The exhaust gases may be treated in any of a number of different ways. Typically, exhaust gases are reacted in a burner (or other treatment device which imparts energy to the gas stream including; plasmas, electrically heated catalytic columns, electric furnaces, etc) to thermally decompose, or otherwise treat, noxious substances in the exhaust stream prior to disposal. An example of a burner/combustor is used specifically herein, however the abatement device could be a range of techniques which introduce energy to a gas stream. The exhaust gases become hot and therefore require to be cooled prior to emission to the environment. Methods available for cooling involve either direct contact with the cooling fluid (mixing with water, air, etc) or indirect contact with a cooling fluid (heat exchanger, radiator, etc). A method commonly employed (as described in EP0694735) has a water column or weir arrangement which may be adopted downstream of the combustor for cooling the gases. In this arrangement, the gases are cooled by close proximity to or contact with running water, and particulates or powder in the combustion gases are entrained in the water. Cooling the combustion gases in this way requires a considerable quantity of water which adds significantly to the cost of treatment. Further, the arrangement requires the management and disposal of wet powder and the presence of particulates in the water system may reduce reliability; additionally particulates may be toxic, as in the case of arsenic oxide. In the case of toxic solids exhaust gas stream filtration delivers a lower volume of contaminated material than conventional wet scrubbing.
 In another cooling arrangement combustion gases are cooled by an air-stream which is introduced to cool the combustion gases. If the combustion gases contain particulates, the air-stream and the combustion gases are passed through a filtration system to remove the particulates and allow the air to be re-circulated or released to atmosphere. The filtration systems which are used in the filtration of finely divided silica, can typically operate to remove particulates from gas streams only if the gas streams are relatively cool and constituents in the gas stream do not condense in the system. Therefore increased quantities of air must be used to cool the combustion gases to allow filtration to take place. If the exhaust gases from a processing chamber generate a high heat load in the burner (for instance where the exhaust gases contain hydrogen or silane), still further quantities of air must be used to cool the combustion gases sufficiently for filtration to occur.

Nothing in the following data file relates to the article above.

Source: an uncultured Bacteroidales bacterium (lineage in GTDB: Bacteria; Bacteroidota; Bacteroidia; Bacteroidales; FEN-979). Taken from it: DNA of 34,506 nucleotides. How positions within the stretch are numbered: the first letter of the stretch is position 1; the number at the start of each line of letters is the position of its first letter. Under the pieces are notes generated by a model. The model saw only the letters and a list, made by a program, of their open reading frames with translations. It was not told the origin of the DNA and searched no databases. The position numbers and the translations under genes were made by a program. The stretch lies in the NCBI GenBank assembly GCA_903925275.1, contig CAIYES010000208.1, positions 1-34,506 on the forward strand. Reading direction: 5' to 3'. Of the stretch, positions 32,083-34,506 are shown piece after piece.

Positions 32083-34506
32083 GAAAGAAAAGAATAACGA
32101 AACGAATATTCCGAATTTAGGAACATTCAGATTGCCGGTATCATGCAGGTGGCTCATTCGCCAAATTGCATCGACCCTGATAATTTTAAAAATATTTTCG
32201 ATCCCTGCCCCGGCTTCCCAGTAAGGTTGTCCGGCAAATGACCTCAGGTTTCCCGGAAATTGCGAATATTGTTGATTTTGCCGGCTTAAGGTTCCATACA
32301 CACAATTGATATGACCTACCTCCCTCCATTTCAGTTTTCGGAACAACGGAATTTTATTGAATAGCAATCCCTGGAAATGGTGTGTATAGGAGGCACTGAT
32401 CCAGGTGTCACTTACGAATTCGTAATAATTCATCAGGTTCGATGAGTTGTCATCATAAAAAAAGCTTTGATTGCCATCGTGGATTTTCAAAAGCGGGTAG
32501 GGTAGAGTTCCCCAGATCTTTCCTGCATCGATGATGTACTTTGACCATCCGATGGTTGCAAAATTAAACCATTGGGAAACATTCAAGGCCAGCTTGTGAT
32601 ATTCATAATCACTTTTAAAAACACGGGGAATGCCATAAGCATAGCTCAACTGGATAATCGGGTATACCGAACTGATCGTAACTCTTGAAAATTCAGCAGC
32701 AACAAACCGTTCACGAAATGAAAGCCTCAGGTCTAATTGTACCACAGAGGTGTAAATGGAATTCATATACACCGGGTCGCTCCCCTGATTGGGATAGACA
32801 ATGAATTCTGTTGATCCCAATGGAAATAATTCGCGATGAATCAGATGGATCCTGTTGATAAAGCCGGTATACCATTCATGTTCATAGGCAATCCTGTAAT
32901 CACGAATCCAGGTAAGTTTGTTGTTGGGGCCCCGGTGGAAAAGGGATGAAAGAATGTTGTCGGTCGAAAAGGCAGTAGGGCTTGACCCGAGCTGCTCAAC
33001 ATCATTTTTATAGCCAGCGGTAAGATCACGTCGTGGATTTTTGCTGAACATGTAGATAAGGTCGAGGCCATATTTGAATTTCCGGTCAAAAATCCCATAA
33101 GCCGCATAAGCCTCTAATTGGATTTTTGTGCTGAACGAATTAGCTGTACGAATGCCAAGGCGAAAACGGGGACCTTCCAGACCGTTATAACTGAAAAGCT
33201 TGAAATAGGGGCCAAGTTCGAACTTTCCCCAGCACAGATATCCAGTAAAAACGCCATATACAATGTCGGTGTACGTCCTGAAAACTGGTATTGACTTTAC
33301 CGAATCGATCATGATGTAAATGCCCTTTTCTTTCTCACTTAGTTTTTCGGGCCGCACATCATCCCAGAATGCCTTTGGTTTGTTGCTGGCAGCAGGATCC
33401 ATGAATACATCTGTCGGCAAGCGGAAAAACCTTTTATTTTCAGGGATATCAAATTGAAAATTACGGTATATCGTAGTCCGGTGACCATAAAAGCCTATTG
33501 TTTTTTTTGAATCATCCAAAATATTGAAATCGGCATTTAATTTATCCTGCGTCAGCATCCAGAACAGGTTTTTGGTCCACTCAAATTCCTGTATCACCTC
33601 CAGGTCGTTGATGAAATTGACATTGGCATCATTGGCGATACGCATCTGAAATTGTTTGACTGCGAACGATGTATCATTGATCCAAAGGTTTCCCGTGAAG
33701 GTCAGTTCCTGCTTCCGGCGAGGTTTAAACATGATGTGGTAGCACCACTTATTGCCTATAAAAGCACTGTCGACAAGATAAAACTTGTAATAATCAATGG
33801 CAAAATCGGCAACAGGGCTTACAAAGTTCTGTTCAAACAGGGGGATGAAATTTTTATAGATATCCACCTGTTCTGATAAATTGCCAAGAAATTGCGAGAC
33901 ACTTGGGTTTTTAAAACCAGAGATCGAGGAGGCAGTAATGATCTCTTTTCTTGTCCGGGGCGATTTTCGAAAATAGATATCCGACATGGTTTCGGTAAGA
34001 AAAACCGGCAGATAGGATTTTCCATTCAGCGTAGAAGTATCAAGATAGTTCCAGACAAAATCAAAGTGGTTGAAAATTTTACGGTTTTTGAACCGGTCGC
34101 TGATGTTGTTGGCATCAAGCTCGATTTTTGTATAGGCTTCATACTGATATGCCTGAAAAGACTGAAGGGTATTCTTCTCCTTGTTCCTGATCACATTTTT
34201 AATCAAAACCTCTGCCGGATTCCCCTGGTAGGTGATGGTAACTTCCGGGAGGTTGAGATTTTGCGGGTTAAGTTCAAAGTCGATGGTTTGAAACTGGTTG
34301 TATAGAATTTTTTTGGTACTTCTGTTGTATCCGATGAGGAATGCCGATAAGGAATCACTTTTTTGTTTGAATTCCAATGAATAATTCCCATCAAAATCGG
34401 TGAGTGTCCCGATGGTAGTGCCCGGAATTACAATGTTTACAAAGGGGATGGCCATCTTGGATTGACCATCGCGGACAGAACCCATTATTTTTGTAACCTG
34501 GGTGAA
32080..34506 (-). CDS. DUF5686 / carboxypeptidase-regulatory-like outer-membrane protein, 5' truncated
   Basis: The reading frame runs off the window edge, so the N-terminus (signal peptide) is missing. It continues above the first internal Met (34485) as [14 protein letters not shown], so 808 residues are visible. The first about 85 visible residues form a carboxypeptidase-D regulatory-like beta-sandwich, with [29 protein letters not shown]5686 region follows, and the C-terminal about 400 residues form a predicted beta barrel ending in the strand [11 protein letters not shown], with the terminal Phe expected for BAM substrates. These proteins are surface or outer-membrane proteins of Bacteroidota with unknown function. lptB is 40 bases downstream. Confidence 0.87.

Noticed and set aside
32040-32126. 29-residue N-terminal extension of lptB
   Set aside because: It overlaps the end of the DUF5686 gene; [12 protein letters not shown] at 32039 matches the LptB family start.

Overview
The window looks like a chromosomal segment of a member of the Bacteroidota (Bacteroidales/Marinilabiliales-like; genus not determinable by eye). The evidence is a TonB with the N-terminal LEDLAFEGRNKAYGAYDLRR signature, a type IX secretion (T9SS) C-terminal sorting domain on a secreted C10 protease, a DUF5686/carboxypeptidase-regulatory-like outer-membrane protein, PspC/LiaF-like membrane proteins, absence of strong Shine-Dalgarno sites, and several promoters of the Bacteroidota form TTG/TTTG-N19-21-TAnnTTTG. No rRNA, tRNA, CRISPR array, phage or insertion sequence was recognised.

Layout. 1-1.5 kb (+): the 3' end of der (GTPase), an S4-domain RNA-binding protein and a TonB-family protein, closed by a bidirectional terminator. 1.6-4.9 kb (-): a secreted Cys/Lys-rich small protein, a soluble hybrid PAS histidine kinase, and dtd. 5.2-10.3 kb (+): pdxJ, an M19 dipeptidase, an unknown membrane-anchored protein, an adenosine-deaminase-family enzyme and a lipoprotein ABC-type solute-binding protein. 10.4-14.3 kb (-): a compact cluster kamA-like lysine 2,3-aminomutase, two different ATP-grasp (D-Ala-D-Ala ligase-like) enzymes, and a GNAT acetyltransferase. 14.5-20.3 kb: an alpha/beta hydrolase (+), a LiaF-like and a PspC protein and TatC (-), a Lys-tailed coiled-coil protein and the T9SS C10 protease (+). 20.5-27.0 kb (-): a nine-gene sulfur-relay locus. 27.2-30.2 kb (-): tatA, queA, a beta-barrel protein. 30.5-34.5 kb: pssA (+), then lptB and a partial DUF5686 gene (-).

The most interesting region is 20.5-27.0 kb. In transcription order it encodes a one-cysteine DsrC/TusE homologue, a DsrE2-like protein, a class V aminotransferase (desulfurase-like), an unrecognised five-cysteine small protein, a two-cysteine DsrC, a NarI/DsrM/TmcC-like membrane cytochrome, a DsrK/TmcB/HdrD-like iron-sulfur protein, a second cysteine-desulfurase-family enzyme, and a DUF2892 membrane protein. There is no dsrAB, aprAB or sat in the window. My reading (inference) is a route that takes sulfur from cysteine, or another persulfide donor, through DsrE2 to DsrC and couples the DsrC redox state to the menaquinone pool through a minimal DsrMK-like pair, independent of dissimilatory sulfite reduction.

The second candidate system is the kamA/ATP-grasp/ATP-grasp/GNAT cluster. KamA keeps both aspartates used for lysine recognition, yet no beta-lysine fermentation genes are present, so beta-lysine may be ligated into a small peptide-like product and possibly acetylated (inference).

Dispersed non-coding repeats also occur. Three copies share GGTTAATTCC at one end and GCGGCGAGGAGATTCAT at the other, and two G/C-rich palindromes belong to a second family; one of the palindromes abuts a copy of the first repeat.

In some arrangements, a vacuum pumping arrangement is placed downstream of the treatment device. The vacuum pumping arrangement must have sufficient capacity to draw not only the combustion gases but also the air introduced to cool the gases. Generally, the cost of a vacuum pumping arrangement increases as the pumping capacity increases. The problem is further exacerbated if further quantities of air are required to cool exhaust gases containing such constituents as hydrogen or silane.
 Semi-conductor wafer or other processing techniques occur within a processing chamber, this operation usually taking place at low pressure in the region of 1 mTorr to 1 Torr (however processes such as SACVD may occur close to atmospheric pressure). Such low pressures are achieved with a vacuum pumping arrangement. If the exhaust gases are flammable, then it is desirable to treat the flammable constituents prior to the vacuum pumping arrangement (or between vacuum pumping stages). The flammability of gases depends on a self sustaining chain of single reactions; for energy to transfer successfully from one set of molecules (combustion products) to another set of molecules (reactants) the two molecule sets require to be close for energy absorption. Dilution acts both to surround and separate the reactive molecules; this causes energy to be absorbed by inert molecules (the walls of the vessel containing the reaction can be considered as inert molecules). Eventually a self-sustaining reaction is no longer possible and this is defined as the Lower Flammability Limit.